EDM has a tendency to bandwagon one genre for a limited period of time, such as the big room, bass house, and jungle twerk fads that have sparked and fizzled over the past couple years. Do you have any advice for producers in order to stay unique and individual?

I think that the idea of a genre should be inspiring to you, giving you a framework for what you want to make. For example, I like footwork a lot. But I’ve gone to see a bunch of footwork sets, and I realized I couldn’t handle more than two hours of this straight, or an hour and a half. It showed me that I could only take it in certain doses, so you should amalgamate different interests and ideas that you have because that’s what is going to define you. Then you’re not just playing into a machine, you’re creating your own method.

Who are some up-and-coming artists we should be looking out for in the future?

I’m going to say PROKO right off the bat. He’s fucking crazy; that dude is nuts *laughs*. We have a collab coming out – that Saturn’s Moon joint. Conrank is really awesome. Esseks is one of my favorites, always, and he makes tracks so quickly. Everything he makes is fucking awesome. Of the Trees is another one, along with Jade Cicada.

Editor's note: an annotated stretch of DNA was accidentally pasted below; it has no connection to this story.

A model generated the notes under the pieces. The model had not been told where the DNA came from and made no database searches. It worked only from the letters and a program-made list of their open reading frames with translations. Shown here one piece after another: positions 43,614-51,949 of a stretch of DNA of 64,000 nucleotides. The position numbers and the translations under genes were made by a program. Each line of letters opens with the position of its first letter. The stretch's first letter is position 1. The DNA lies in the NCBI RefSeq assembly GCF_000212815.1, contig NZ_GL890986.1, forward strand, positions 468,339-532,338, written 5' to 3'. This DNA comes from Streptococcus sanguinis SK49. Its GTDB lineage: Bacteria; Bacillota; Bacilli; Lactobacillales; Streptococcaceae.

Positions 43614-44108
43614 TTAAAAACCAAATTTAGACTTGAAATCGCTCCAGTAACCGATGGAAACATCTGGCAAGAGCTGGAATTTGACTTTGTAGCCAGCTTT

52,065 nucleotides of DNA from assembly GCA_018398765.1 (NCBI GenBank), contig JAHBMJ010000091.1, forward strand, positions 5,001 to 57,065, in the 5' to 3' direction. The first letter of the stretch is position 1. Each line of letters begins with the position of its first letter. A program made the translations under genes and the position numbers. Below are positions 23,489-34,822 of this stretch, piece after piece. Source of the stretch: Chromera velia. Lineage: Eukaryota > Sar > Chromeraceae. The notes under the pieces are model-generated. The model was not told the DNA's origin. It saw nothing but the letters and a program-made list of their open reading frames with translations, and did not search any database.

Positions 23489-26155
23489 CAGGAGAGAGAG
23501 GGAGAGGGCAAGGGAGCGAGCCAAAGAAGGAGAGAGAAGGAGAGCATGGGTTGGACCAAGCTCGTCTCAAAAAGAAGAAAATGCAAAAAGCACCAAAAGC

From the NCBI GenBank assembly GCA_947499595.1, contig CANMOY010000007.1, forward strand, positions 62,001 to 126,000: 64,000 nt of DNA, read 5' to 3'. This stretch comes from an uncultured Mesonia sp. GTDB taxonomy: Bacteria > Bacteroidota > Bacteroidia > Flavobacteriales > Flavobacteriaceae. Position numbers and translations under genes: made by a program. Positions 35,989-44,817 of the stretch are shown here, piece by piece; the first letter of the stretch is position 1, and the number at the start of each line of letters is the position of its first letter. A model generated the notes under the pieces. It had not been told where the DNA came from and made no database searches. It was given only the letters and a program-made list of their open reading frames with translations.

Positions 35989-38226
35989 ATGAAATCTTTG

What can we expect from you for the rest of 2016?

I curated this compilation for Wakaan that’s coming out next week, which has a lot of those up-and-coming artists in there. I spent around six months making this thing happen, so I’m really really proud of it. There were a couple of people who I worked with for it, and I was like ‘OK I like this song, but you need to do this and this to it, and we’ll make it there.’ But there were some people who made it perfectly on their own. It was cool because Liquid Stranger gave me a platform to do it, so I could reach out to people that I didn’t even know. Really it was just what was based off of what I liked, and the artists that I fucked with, so that was awesome.

Check out some more of Space Jesus’ music below, and look out for the Wakaan compilation coming out soon!